I've been getting over an illness and haven't had much energy the last week or so, but over the last few nights, I did manage finish my 365 Days of Astronomy podcast for April 14, "Exploring Space with Your Computer" (it's due by March 14, but because of upcoming travel and other issues, I needed to get it done early). I really like how it came out. I wrote six short pieces of instrumental background music to set the mood for the different "scenes" in the podcast, and I used SONAR to record and mix the narration, special effects, and music into a small "radio play." It's almost 8 minutes long.
About half of the podcast involves Orbiter, and the opening scene (orbiting Europa) has gotten me interested in reviewing my space navigation skills, which are quite rusty. Not that anyone would know this from the podcast, but it bugs me when I can't manage a simple task like transferring from an orbit around Europa to Callisto using IMFD. The Jupiter system is great for navigation practice, by the way - it's like a mini-solar system, but instead of 6+ months to transfer from Earth orbit to Mars orbit, you can take maybe 4 days to transfer from a Europa orbit to a Callisto orbit. Of course time acceleration is used in both cases, but for Europa-to-Callisto, you can get there in a reasonable amount of real time without using extreme time acceleration that can sometimes cause problems.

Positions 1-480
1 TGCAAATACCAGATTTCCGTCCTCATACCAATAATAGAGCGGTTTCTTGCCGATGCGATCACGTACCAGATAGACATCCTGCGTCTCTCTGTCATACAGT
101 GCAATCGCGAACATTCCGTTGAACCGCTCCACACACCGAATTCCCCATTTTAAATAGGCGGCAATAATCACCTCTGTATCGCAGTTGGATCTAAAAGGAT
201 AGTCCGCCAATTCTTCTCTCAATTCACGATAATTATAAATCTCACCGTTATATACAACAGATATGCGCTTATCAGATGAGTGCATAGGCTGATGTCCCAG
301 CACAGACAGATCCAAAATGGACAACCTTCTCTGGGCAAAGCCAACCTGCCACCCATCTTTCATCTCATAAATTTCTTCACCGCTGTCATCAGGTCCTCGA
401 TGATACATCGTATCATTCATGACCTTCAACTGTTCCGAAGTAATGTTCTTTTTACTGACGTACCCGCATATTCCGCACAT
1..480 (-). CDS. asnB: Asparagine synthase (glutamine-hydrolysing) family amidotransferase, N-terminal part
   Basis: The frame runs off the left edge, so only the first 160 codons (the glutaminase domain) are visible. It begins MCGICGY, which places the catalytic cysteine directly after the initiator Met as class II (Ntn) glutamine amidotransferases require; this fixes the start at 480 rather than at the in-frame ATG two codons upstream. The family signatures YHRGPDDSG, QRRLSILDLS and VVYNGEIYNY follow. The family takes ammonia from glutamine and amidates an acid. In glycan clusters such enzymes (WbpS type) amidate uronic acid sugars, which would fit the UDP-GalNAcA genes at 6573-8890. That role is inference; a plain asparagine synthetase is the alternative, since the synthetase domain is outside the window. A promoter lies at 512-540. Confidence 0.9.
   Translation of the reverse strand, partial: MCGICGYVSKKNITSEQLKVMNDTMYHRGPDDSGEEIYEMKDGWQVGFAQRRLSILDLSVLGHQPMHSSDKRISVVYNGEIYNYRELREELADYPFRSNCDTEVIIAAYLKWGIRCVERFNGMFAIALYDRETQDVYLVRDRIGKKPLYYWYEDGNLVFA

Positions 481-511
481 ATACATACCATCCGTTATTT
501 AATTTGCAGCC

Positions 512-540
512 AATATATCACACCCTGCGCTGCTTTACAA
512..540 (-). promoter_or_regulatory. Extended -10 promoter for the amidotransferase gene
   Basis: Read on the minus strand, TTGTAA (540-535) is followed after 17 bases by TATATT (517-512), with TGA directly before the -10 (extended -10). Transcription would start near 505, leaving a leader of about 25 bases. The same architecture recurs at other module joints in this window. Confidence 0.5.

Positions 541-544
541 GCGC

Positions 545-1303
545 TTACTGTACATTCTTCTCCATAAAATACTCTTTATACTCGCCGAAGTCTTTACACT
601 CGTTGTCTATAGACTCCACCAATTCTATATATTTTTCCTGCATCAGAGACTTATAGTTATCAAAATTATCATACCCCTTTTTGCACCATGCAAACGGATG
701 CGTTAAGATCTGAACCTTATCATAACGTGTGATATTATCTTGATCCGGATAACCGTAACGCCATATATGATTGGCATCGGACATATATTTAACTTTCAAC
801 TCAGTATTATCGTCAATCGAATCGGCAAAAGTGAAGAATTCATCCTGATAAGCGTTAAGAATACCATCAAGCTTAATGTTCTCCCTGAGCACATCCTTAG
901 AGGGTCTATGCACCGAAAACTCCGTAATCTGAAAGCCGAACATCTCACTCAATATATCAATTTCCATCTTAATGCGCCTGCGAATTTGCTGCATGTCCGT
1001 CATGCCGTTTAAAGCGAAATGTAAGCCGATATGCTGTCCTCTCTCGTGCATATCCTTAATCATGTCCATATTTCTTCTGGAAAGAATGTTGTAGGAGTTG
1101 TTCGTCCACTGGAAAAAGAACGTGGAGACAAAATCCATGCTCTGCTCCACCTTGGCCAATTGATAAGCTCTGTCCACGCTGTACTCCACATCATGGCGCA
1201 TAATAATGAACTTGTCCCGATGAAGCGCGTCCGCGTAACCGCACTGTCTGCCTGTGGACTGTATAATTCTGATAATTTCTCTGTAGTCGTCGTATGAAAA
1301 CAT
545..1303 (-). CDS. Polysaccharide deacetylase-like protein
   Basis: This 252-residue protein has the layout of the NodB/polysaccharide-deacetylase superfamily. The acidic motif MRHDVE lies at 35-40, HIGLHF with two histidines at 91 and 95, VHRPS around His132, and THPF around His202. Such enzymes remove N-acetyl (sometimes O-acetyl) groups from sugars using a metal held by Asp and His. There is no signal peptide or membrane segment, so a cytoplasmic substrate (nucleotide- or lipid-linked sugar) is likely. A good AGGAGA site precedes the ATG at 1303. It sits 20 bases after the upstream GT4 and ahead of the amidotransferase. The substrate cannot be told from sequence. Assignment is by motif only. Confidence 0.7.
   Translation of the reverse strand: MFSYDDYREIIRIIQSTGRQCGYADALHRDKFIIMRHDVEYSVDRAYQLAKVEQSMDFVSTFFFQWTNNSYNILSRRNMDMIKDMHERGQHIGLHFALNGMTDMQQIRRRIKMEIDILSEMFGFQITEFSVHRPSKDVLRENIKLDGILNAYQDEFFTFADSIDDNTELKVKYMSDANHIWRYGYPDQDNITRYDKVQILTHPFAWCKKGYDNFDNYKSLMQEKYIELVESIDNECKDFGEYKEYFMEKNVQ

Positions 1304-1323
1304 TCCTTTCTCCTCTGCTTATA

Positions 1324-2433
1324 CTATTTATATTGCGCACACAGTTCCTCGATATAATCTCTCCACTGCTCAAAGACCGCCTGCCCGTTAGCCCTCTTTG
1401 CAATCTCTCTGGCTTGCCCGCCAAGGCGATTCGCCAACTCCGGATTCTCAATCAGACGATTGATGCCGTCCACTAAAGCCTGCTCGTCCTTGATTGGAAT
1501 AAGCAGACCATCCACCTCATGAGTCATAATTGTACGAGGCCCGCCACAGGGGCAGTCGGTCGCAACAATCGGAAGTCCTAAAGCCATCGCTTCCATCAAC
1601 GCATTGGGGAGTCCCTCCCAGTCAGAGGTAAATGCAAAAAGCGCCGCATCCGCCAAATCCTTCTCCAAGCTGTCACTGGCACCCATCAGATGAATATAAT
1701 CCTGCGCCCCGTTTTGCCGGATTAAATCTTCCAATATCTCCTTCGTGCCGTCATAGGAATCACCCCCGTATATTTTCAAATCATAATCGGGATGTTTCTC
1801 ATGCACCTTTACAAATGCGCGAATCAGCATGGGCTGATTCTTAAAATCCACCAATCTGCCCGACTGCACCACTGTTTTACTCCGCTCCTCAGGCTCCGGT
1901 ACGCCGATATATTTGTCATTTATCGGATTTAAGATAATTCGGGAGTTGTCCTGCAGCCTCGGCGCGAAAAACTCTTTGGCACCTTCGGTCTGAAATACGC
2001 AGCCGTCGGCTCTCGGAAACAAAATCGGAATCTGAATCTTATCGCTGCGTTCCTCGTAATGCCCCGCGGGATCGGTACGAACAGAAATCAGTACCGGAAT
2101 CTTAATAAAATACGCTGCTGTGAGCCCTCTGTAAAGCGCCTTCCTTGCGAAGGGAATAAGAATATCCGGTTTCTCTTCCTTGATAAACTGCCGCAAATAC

Why Europa to Callisto? One reason is that there are several tutorials available for the IMFD (Interplanetary Multi-Function Display) "navigation computer" add-on. These include a couple of written tutorials for the older (but still very capable) IMFD 4 series as well as a cool video tutorial by Robert Denny for the more recent and advanced IMFD 5. That's what I'm reviewing first.